Monday, June 14, 2010

Creating in Your Spare Time

First off, a quick thank you to everyone who came out to the SF Etsy Sampler Trunk show! It was awesome, and we had a great time hanging out with other team members and meeting a lot of great people! More on that Wednesday!

Many inquiries have been made about some tips to help one draw more. Without a doubt, I'd recommend going over to Michael Nobbs' website to check out his free guide called "75 Ways to Draw More." While this is a great starting point, we figured that we'd do more than just link Michael's great little starter kit, but we'd discuss a bit of how we stick to our priority of drawing every day.

So Seal's work is a bit more straightforward. She is working as an freelance concept artist, so her day job is to create. For Monkey, who works in a retail shop (granted, it's a huge paper and crafting store) it's a bit different.

So Monkey used to just bring a sketchbook to work, but soon he wanted a change of pace. Thus, he brought some ink, pro-white, cheap watercolor paper, some brushes, and an old tofu box (as a palette) to his work to set up a mini-studio for his lunch breaks.

While if he brings his lunch and is feeling it, Monkey will work on some pen and ink studies (like this) using the magazines other people bring to work as reference photos. However, Monkey realizes that many people might not have the space/tolerant co-workers and/or boss to bring a bunch of art supplies to work.

In that case, it's a matter of getting creative. Monkey used to get caught up in having to be in the "perfect" conditions to make art. To make a long story short (this whole mental hurdle deserves it's own post), Monkey thought he needed the best paper, the best pens, the best whatever, in order to really make good art. After a lot of art school and reading lots of books and having long therapy-like sessions with Seal, Monkey is now the complete opposite. He tries to make art with whatever he can whenever he can. Got a sharpie and a plastic cup to wash your brush in? Draw on it.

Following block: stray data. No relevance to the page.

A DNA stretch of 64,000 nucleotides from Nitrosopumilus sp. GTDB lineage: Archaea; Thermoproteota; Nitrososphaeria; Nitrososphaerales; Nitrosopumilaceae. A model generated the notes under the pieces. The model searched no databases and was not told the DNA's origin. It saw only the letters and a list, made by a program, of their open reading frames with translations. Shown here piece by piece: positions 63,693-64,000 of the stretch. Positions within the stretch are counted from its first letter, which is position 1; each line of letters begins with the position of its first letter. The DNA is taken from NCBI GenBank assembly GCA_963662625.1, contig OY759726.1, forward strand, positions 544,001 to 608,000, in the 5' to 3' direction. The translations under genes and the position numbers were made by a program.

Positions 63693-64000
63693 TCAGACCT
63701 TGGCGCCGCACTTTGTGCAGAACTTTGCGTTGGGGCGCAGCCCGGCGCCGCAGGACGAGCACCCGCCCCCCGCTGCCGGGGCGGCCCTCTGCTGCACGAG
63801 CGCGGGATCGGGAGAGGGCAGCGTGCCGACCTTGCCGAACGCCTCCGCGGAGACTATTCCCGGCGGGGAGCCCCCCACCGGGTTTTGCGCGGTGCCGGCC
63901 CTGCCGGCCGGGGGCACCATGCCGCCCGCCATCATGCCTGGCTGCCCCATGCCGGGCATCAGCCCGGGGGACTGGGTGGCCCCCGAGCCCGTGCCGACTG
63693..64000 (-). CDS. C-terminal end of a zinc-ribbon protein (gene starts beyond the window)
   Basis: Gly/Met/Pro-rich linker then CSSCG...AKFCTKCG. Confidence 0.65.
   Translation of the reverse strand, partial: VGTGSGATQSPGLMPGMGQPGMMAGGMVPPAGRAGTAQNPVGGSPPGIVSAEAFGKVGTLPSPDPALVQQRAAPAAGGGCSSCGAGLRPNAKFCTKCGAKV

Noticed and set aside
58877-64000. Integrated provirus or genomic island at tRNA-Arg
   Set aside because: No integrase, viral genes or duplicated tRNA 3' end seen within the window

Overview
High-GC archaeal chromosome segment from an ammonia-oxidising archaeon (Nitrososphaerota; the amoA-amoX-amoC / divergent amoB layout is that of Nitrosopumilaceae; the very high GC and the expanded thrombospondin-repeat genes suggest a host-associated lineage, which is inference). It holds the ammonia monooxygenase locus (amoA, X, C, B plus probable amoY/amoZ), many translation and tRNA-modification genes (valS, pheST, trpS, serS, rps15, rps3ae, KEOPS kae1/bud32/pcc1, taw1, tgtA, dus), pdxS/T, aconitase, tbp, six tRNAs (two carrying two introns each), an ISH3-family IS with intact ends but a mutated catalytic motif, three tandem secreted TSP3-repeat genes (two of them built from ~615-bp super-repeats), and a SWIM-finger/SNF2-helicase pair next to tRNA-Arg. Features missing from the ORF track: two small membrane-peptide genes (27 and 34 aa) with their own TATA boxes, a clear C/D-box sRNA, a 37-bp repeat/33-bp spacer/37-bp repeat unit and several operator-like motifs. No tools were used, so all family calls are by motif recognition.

Did you just unpack shipment? Have an empty box lying around and a minute to kill on your break? Draw on it (see first photo). Got an extra flyer for an event that's already passed and a pen? Draw on it (the character is not based on an actual customer, just the general vibe we sometimes get -_- )

Basically, you don't NEED fancy stuff to make art. I know a lot of beginning art students that all draw and paint on Rives BFK because James Jean uses it. Now don't get me wrong, it's awesome paper, but if I don't have any more, or can't afford the $5 sheet, I always have large cardboard boxes from work. No sketchbook with you? You can do a lot with a pen and the back of an envelope.

No, not all of these methods are archival, and you probably shouldn't be framing envelopes for gallery shows (or maybe you should, if that's your thing), but the point is that don't get caught up with what your teachers, or the pros are using. That stuff is great to use, but if you don't have it, can't find it, or can't afford it, there are a lot of options. The main message here is: don't let yourself make excuses why you can't create. Anyone else have some great tips to share about creating every day?


leaf said...

i used to be this way as well, needing things to be perfect... but this quote always got me...

"there are always a million reasons not to do something."

and also this...

"just don't be afraid of the paper."

perfection is but an excuse to delay.

a delay that becomes a habit for the everyday.

but nothing will ever be perfect, your mother may say.

and this is something we all know perfectly well...

all of us, in our own way.

i just made that up! :D


Monkey + Seal said...

Thanks for the inspiring quotes and the little poem (and for stopping by!)